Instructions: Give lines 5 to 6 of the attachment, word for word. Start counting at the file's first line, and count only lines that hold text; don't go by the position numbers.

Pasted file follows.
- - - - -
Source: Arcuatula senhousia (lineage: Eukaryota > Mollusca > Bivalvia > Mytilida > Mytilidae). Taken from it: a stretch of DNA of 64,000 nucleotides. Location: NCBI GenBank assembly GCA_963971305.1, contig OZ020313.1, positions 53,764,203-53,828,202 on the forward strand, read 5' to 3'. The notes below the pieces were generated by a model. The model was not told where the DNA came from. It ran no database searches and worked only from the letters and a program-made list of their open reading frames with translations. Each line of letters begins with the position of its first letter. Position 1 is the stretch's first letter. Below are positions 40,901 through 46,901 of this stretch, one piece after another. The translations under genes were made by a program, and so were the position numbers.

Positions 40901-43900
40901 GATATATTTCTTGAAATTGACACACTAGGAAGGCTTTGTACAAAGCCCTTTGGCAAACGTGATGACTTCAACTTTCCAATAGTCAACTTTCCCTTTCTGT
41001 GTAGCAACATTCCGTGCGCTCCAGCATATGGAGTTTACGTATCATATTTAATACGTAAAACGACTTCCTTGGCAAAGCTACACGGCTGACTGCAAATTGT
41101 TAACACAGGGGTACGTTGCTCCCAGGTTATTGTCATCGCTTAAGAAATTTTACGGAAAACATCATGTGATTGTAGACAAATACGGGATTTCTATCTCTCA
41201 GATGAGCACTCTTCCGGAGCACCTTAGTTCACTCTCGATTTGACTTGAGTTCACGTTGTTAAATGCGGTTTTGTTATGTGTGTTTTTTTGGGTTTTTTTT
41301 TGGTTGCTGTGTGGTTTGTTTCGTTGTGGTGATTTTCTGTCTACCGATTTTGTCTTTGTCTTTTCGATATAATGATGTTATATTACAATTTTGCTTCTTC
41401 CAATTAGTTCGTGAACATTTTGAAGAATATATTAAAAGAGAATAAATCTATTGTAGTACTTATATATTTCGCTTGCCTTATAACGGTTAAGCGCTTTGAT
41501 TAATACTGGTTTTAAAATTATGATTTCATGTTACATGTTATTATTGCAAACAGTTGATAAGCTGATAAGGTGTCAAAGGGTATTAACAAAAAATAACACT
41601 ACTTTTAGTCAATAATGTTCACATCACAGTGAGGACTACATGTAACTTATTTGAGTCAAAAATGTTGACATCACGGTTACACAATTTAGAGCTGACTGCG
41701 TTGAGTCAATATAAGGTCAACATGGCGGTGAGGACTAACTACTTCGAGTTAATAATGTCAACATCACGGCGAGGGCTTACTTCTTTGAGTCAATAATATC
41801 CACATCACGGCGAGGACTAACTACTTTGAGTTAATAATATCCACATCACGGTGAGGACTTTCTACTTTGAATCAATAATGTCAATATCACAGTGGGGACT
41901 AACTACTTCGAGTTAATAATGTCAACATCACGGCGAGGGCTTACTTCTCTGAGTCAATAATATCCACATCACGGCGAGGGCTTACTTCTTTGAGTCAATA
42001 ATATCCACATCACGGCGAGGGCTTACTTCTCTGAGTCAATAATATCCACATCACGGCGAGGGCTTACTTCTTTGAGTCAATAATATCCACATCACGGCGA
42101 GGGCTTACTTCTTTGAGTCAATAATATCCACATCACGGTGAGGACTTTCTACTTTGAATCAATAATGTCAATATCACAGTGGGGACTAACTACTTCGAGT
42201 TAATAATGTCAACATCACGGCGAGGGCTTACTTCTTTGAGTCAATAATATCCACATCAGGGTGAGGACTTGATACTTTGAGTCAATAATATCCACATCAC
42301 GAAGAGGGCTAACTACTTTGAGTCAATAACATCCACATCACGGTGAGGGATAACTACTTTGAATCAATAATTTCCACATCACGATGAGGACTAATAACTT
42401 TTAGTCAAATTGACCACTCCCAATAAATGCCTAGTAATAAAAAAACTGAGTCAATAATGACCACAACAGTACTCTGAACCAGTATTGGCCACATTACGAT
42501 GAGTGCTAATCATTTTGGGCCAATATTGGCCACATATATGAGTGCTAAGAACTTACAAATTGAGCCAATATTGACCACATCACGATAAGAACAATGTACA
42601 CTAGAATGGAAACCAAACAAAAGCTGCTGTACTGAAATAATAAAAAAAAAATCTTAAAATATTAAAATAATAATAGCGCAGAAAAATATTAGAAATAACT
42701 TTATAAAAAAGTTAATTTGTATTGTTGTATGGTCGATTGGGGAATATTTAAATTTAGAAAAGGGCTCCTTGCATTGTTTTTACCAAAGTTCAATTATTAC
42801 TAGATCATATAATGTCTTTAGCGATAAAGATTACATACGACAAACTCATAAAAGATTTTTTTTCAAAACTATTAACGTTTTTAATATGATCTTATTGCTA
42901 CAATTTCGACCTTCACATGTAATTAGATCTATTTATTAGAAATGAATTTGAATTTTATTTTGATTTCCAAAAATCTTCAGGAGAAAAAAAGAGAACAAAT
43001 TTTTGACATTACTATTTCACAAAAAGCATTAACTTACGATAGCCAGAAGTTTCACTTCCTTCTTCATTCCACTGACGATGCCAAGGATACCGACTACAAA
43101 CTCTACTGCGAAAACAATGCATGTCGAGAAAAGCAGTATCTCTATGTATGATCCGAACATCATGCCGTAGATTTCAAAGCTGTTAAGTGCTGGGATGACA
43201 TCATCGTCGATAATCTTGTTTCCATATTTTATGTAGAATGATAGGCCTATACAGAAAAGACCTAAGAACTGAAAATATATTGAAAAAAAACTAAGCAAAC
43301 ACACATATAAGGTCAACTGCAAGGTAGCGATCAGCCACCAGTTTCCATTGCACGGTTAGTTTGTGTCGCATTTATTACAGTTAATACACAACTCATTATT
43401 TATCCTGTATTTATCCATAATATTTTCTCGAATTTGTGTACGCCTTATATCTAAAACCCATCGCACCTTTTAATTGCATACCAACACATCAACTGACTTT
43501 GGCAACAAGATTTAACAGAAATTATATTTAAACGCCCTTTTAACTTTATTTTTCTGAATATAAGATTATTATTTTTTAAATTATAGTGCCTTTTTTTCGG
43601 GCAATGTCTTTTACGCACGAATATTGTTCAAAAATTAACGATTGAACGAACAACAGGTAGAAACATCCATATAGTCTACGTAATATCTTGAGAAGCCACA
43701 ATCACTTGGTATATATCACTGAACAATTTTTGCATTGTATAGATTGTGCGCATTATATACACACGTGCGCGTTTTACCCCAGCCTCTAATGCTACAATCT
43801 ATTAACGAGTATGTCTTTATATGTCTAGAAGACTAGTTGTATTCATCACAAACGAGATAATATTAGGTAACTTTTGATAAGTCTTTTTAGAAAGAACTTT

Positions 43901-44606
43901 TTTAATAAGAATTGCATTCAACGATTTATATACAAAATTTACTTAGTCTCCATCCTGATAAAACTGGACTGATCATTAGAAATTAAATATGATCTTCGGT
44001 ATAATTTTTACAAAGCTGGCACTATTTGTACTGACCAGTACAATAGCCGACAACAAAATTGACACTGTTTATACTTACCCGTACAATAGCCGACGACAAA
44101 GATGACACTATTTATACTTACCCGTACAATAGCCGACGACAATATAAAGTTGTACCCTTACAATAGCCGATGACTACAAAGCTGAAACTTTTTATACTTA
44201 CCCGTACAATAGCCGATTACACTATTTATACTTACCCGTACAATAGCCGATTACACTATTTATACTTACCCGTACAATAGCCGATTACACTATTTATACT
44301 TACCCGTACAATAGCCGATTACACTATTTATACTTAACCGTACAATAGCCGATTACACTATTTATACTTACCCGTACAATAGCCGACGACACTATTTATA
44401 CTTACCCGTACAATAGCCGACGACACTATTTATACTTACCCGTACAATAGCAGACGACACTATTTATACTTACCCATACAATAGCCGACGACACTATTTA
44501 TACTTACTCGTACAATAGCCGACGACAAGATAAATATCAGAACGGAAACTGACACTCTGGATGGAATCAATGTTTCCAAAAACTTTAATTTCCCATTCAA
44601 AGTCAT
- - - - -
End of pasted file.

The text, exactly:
41101 TAACACAGGGGTACGTTGCTCCCAGGTTATTGTCATCGCTTAAGAAATTTTACGGAAAACATCATGTGATTGTAGACAAATACGGGATTTCTATCTCTCA
41201 GATGAGCACTCTTCCGGAGCACCTTAGTTCACTCTCGATTTGACTTGAGTTCACGTTGTTAAATGCGGTTTTGTTATGTGTGTTTTTTTGGGTTTTTTTT